George Kennan knew a thing or two about how nations treat one another.
In 1946, while serving as deputy chief of the U.S. mission in Moscow, he penned "the long telegram." That assessment of what motivated the Soviet Union shaped U.S. policy toward Moscow for decades.
Later, at the new National War College, Kennan explained how "grand strategy" works. When nations compete, he told his students, they employ "varieties of skullduggery." These included "persuasion, intimidation, deceit, corruption, penetration, subversion, horsetrading, bluffing, psychological pressure, economic pressure, seduction, blackmail, theft, rape, battle, murder, and sudden death.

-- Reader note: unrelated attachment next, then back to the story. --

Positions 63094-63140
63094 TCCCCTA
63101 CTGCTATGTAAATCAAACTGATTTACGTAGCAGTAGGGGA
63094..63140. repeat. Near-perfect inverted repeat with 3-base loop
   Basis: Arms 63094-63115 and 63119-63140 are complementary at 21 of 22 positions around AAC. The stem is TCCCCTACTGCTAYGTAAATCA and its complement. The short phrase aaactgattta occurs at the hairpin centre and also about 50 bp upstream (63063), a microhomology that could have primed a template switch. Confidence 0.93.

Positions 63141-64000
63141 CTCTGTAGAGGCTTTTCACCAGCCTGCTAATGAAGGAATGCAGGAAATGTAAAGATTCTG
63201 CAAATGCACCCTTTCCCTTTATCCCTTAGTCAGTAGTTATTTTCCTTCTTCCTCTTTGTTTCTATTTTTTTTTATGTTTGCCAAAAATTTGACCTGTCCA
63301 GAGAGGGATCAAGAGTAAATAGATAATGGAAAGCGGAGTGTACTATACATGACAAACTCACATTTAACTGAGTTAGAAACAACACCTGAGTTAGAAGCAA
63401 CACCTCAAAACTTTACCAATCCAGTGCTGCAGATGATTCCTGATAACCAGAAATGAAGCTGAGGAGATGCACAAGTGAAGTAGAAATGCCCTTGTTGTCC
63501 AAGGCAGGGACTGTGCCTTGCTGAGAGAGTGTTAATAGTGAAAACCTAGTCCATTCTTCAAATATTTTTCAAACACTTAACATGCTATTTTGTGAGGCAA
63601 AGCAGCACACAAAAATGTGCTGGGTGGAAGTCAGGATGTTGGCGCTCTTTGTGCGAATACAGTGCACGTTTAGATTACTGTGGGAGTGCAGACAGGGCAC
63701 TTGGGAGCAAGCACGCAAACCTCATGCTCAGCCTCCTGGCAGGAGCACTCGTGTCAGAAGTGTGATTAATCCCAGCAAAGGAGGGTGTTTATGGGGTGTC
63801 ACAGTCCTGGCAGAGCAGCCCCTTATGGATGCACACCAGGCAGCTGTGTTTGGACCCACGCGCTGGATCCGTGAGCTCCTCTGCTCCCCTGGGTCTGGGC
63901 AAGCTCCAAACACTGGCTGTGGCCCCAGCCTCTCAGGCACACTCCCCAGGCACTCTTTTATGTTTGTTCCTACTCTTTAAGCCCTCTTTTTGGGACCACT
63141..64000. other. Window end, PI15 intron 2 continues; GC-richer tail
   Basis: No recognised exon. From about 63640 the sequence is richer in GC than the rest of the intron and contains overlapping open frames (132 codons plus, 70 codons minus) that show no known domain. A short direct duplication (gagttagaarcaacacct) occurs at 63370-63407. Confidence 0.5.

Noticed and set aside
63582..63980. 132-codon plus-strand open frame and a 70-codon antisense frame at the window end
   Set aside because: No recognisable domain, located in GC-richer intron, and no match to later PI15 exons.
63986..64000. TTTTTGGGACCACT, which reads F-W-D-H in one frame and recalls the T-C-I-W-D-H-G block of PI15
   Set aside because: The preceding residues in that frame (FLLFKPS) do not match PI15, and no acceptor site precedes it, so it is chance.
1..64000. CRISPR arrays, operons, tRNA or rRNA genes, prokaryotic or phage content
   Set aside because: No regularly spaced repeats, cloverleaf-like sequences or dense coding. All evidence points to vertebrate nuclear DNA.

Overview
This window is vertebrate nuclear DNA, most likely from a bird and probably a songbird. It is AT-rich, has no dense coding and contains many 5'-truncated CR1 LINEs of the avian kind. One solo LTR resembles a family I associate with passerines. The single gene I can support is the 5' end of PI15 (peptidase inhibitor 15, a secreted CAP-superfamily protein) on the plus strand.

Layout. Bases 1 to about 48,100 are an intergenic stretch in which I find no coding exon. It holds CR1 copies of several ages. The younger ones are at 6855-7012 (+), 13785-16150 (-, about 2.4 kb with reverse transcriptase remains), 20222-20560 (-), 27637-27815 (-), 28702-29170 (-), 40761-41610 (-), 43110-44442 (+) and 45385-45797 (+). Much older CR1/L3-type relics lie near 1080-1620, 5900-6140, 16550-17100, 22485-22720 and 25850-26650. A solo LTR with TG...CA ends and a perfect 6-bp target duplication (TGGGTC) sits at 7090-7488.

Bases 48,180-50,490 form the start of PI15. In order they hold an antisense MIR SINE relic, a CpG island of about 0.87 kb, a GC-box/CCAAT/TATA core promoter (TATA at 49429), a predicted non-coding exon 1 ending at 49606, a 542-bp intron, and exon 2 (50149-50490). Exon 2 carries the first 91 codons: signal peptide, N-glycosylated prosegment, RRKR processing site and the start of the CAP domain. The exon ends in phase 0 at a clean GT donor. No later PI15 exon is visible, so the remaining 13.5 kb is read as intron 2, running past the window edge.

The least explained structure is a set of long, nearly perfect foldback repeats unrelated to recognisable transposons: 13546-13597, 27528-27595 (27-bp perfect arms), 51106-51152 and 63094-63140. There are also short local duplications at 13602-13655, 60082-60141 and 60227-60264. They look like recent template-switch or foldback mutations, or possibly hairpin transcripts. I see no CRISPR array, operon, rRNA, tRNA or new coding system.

"Don't mistake that for a complete list," he added.